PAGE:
Inflation Targeting in Brazil, Chile, and Mexico: Performance, Credibility, and the Exchange Rate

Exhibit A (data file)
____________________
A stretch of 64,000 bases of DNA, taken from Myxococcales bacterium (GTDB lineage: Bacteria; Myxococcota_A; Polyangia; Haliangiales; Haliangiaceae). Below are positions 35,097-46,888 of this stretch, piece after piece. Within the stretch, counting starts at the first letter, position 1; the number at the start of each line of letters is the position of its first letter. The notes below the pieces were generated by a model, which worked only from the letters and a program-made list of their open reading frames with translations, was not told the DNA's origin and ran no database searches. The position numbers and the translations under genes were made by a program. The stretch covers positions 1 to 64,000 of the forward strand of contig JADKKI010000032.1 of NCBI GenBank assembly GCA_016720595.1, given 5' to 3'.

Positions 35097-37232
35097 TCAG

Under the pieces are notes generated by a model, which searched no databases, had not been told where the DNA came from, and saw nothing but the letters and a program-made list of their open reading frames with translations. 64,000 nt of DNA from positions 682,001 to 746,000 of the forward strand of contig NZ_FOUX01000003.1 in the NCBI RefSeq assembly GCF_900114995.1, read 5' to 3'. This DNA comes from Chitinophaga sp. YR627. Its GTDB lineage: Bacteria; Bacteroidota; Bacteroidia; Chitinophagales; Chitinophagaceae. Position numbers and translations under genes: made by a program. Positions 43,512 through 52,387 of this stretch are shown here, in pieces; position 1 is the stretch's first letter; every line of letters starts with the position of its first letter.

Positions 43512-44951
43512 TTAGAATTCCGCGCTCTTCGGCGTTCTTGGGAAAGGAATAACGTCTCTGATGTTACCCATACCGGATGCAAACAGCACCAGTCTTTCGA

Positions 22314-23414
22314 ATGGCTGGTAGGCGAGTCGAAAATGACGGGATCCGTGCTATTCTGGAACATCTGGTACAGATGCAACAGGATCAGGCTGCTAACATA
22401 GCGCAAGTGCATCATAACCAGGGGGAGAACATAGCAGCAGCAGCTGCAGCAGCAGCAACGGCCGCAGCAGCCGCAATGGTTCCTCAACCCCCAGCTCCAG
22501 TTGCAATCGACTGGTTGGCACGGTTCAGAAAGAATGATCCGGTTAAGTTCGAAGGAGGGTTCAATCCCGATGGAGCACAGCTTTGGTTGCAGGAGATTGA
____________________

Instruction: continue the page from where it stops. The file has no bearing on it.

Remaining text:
Inflation targeting (IT) has been adopted by a growing number of countries and Latin America has been part of this world trend. This paper reviews the recent IT experiences of Brazil, Chile, and Mexico, applying a common empirical framework to the three country cases. Inflation performance under IT and its associated output costs are reported and compared favorably to a control group of other countries. The paper analyzes ways by which IT has contributed to strengthen credibility: the effect of targets on inflation expectations and on actual inflation, the low influence of inflation shocks on core inflation, and the decline in inflation forecast errors. Do the three inflation targeters exhibit fear of floating? No, considering their relatively large exchange rate volatility and moderate international reserve holdings. No, considering strongly declining inflation-to-devaluation passthrough coefficients and little evidence for monetary policy reaction to exchange rate shocks. Yes, considering the frequency and intensity of sterilized exchange interventions in comparison to other inflation targeters that float more cleanly.
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